I. Harry Potter and the Sorcerer’s Stone
“He thinks this door is locked,” Harry whispered. “I think we’ll be okay.
— get off, Neville!” For Neville had been tugging on the sleeve of Harry’s bathrobe for the last minute. “What?”
Harry turned around — and saw, quite clearly, what. For a moment, he was sure he’d walked into a nightmare — this was too much, on top of everything that had happened so far.
They weren’t in a room, as he had supposed. They were in a corridor. The forbidden corridor on the third floor. And now they knew why it was forbidden.
They were looking straight into the eyes of a monstrous dog, a dog that filled the whole space between ceiling and floor. It had three heads. Three pairs of rolling, mad eyes; three noses, twitching and quivering in their direction; three drooling mouths, saliva hanging in slippery ropes from yellowish fangs.
It was standing quite still, all six eyes staring at them, and Harry knew that the only reason they weren’t already dead was that their sudden appearance had taken it by surprise, but it was quickly getting over that, there was no mistaking what those thunderous growls meant.
Harry groped for the doorknob — between Filch and death, he’d take Filch.
They fell backward — Harry slammed the door shut, and they ran, they almost flew, back down the corridor. Filch must have hurried off to look for them somewhere else, because they didn’t see him anywhere, but they hardly cared — all they wanted to do was put as much space as possible between them and that monster. They didn’t stop running until they reached the portrait of the Fat Lady on the seventh floor.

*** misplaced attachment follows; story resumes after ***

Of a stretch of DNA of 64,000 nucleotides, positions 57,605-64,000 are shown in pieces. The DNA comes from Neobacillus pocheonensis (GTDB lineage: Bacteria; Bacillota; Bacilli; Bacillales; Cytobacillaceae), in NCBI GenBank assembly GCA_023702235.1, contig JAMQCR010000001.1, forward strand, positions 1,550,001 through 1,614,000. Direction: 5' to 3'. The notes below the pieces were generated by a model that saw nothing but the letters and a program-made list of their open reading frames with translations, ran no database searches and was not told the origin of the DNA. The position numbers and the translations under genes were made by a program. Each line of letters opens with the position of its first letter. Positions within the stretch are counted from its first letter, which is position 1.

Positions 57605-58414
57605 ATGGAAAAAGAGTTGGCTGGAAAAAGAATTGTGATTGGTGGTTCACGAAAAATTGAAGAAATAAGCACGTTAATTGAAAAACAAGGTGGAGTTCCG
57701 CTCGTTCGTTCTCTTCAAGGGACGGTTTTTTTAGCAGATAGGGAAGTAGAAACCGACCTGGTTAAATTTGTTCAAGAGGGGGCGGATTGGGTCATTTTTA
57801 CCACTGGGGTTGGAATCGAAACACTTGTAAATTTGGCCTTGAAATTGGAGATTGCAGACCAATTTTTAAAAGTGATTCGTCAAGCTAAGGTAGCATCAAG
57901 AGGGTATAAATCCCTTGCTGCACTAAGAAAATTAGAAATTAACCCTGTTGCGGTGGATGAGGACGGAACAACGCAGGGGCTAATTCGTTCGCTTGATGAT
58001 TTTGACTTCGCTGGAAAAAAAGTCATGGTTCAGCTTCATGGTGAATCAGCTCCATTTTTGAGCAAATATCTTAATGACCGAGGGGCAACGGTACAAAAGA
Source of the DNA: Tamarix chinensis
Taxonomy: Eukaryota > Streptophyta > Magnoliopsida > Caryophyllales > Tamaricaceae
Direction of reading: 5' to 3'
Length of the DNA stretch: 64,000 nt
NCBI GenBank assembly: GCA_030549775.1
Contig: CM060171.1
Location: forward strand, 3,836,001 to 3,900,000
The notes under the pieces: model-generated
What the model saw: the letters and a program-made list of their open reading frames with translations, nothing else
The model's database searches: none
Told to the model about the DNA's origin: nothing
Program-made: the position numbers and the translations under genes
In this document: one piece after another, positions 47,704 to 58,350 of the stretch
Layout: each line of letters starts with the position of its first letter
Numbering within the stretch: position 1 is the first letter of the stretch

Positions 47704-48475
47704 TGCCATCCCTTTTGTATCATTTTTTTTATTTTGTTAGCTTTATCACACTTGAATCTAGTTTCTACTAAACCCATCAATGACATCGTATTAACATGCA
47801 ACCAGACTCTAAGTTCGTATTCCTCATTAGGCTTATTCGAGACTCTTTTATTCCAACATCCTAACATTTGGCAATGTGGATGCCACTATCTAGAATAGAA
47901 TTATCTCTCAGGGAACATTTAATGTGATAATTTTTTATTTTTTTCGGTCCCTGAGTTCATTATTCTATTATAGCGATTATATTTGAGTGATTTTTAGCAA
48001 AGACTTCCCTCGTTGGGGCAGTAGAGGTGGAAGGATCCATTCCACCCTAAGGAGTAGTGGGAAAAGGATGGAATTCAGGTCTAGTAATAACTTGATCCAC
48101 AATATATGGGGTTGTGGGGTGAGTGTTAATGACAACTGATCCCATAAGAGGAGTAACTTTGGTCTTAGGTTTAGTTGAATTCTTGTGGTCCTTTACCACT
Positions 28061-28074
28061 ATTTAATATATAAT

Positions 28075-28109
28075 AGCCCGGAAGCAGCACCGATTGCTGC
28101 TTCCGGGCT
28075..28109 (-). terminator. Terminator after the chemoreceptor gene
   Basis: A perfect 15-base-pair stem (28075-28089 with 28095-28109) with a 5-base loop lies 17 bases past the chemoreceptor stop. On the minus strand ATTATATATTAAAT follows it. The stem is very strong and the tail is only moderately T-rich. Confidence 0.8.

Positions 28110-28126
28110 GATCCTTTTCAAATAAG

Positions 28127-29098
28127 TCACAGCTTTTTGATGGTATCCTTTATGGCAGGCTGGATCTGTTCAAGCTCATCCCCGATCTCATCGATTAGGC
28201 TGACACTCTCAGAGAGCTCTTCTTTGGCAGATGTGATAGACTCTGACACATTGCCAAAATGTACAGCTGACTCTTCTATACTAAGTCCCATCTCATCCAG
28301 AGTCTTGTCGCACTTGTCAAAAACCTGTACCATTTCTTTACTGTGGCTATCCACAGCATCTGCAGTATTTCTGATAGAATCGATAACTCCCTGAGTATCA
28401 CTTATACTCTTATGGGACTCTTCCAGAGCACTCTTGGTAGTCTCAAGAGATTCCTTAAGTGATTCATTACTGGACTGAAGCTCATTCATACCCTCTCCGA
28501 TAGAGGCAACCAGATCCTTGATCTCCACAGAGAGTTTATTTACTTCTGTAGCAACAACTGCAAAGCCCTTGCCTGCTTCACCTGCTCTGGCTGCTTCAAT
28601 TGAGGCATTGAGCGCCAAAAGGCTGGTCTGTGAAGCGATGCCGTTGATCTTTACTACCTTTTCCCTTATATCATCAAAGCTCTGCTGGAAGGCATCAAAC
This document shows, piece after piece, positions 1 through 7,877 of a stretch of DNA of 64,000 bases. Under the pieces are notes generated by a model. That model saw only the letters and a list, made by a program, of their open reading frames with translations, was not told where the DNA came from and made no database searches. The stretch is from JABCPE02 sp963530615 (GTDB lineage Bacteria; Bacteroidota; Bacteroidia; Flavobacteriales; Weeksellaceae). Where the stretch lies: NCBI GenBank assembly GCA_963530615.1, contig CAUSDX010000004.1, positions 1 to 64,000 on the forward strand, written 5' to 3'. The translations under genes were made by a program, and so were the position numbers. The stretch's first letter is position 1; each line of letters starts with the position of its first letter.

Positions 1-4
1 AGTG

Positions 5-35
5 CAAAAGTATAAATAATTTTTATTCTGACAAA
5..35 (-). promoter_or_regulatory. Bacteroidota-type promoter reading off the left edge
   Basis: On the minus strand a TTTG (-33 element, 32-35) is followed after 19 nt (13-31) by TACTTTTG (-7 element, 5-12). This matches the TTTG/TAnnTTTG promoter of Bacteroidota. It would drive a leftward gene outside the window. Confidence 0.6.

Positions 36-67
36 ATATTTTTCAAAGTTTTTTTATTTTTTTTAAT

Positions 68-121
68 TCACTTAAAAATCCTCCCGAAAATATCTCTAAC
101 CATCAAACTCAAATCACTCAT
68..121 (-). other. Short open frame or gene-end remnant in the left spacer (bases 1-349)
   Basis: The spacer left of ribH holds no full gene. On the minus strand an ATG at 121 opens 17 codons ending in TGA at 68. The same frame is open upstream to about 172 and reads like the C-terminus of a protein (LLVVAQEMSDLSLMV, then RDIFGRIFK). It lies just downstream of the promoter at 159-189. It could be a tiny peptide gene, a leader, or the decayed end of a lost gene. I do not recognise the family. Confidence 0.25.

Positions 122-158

“Where on earth have you all been?” she asked, looking at their bathrobes hanging off their shoulders and their flushed, sweaty faces.
“Never mind that — pig snout, pig snout,” panted Harry, and the portrait swung forward. They scrambled into the common room and collapsed, trembling, into armchairs.
It was a while before any of them said anything. Neville, indeed, looked as if he’d never speak again.
“What do they think they’re doing, keeping a thing like that locked up in a school?” said Ron finally. “If any dog needs exercise, that one does. ”
Hermione had got both her breath and her bad temper back again. “You don’t use your eyes, any of you, do you?” she snapped. “Didn’t you see what it was standing on?
“The floor?” Harry suggested. “I wasn’t looking at its feet, I was too busy with its heads. ”
“No, not the floor. It was standing on a trapdoor. It’s obviously guarding something. ” She stood up, glaring at them.
“I hope you’re pleased with yourselves. We could all have been killed — or worse, expelled. Now, if you don’t mind, I’m going to bed.” Ron stared after her, his mouth open.
“No, we don’t mind,” he said. “You’d think we dragged her along, wouldn’t you?
But Hermione had given Harry something else to think about as he climbed back into bed. The dog was guarding something…. What had Hagrid said? Gringotts was the safest place in the world for something you wanted to hide — except perhaps Hogwarts.
It looked as though Harry had found out where the grubby little package from Vault Seven Hundred and Thirteen was.